Editor’s Note: Just in time for the holiday season, as well as Valentine’s Day, this homemade Caribbean black cake—with refreshing pineapple flavor and white chocolate—will be welcomed by your sweetheart. It’s the perfect crowd-pleaser, boasting a light, fluffy texture (under no special pre-made recipe) and a rich sweetness. This recipe is not only fantastic to use with—or as—a sweetie pie, it also makes a great base for a caramelized banana pancake.
There are several ingredients to the Caribbean black cake, and they take the cake a long time to cook. One of the most important parts of the recipe is that it comes to a “like-like” temperature when served. That’s a must for a moist cake. But before you start your butter-soaked cake, be sure to cool it quickly if it has been left at room temperature for too long. After it cools, it is time to add the sugar and heat it up to keep the cake from drying out. The pan will turn into a white marble as it heats up. At the end of the process, you want the cake to be moist but as dry as possible.
Once the sugar and coconut flour (twice its original amount) is melted in a wooden pan, it is time to add the next steps, which takes a bit of time. First, it is important to add three to four cups of hot water to the heated pan. We like to use water from a planter pot, since it is a high heat type of pan and it will melt all the flour’s moisture out. Next, you need to add the reserved butter, which is made up of one stick of butter softened from cream. In a small bowl, gently melt the chopped palm sugar, and when the butter is mixed in, you can simply add it to the wet sugar mixture. Then, you need to add the cooled cooled coconut flour, stirring with a wooden spoon as you add it.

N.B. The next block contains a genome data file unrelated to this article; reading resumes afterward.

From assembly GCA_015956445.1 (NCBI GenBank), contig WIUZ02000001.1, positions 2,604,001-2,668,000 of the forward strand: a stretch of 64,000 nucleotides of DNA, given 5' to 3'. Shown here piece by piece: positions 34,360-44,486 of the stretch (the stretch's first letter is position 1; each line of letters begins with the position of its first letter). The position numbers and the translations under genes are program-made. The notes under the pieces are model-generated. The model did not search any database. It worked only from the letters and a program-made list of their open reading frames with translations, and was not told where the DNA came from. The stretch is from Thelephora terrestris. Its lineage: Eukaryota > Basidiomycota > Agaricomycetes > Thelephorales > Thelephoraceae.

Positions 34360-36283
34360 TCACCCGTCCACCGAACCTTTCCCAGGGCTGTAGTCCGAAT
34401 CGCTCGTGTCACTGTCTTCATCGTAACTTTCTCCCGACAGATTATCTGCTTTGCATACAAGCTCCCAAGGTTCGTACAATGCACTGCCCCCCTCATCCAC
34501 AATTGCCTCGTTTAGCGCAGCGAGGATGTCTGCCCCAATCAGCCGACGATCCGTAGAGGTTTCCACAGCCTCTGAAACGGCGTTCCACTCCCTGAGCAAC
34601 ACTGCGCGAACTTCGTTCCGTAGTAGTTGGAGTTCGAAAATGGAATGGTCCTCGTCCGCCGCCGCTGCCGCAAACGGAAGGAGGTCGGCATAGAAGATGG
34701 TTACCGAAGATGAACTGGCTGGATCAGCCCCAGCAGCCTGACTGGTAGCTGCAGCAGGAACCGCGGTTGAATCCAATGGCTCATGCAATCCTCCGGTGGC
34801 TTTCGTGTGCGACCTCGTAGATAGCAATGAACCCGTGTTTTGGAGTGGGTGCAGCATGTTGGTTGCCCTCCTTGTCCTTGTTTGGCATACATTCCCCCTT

Once all the ingredients are in, you add a small amount of fresh-fruit preserves (sliced mango, dates or banana) and another piece of softened butter. Then, you put the cake onto a wire rack, and let it sit for 24 hours, so the coconut flour can harden.
Then, you can add the next layer of icing to top the cake. The icing should be the consistency of thick crème fraiche and has to have an ample amount of air bubbles and sugar crystals (which will most likely move, as they float, in your air pockets). Once you are happy with the icing, you can gradually add about a teaspoon of hot water until it is the right consistency. I have been known to pour a few drops of hot water on top of the cake to help it firm up.
When finished, remove the cake from the rack and allow it to sit for another 24 hours before you put a lid on top. That layer should be thick with air bubbles and have bits of sugar crystals and remaining coconut flour. Then, take a small piece of the cake and put it in the center of a small sheet pan, not too close together. You can cut it into slices or entire rounds. Serve while it’s still warm.
P.S. For an even sweeter version, substitute white chocolate chips in place of the dark.